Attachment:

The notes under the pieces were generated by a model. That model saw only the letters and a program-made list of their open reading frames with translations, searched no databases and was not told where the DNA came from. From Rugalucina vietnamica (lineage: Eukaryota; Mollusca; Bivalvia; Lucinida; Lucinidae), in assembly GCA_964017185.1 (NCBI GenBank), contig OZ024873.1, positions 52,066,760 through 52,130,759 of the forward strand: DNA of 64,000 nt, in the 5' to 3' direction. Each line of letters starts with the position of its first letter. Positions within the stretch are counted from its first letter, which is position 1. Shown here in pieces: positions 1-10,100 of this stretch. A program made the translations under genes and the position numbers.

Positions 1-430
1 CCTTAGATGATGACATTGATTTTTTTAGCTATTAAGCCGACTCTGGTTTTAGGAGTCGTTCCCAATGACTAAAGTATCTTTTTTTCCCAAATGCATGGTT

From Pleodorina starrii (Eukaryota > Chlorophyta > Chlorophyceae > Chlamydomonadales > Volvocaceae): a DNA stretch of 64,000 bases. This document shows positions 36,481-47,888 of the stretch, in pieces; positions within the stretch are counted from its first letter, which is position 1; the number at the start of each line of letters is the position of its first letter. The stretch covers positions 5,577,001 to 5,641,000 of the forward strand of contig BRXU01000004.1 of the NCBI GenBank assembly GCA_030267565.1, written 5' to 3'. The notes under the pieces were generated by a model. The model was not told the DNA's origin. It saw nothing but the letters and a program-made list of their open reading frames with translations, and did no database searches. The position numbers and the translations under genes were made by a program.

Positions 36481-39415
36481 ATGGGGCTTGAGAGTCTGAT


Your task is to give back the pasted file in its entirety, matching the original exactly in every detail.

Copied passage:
The notes under the pieces were generated by a model. That model saw only the letters and a program-made list of their open reading frames with translations, searched no databases and was not told where the DNA came from. From Rugalucina vietnamica (lineage: Eukaryota; Mollusca; Bivalvia; Lucinida; Lucinidae), in assembly GCA_964017185.1 (NCBI GenBank), contig OZ024873.1, positions 52,066,760 through 52,130,759 of the forward strand: DNA of 64,000 nt, in the 5' to 3' direction. Each line of letters starts with the position of its first letter. Positions within the stretch are counted from its first letter, which is position 1. Shown here in pieces: positions 1-10,100 of this stretch. A program made the translations under genes and the position numbers.

Positions 1-430
1 CCTTAGATGATGACATTGATTTTTTTAGCTATTAAGCCGACTCTGGTTTTAGGAGTCGTTCCCAATGACTAAAGTATCTTTTTTTCCCAAATGCATGGTT

From Pleodorina starrii (Eukaryota > Chlorophyta > Chlorophyceae > Chlamydomonadales > Volvocaceae): a DNA stretch of 64,000 bases. This document shows positions 36,481-47,888 of the stretch, in pieces; positions within the stretch are counted from its first letter, which is position 1; the number at the start of each line of letters is the position of its first letter. The stretch covers positions 5,577,001 to 5,641,000 of the forward strand of contig BRXU01000004.1 of the NCBI GenBank assembly GCA_030267565.1, written 5' to 3'. The notes under the pieces were generated by a model. The model was not told the DNA's origin. It saw nothing but the letters and a program-made list of their open reading frames with translations, and did no database searches. The position numbers and the translations under genes were made by a program.

Positions 36481-39415
36481 ATGGGGCTTGAGAGTCTGAT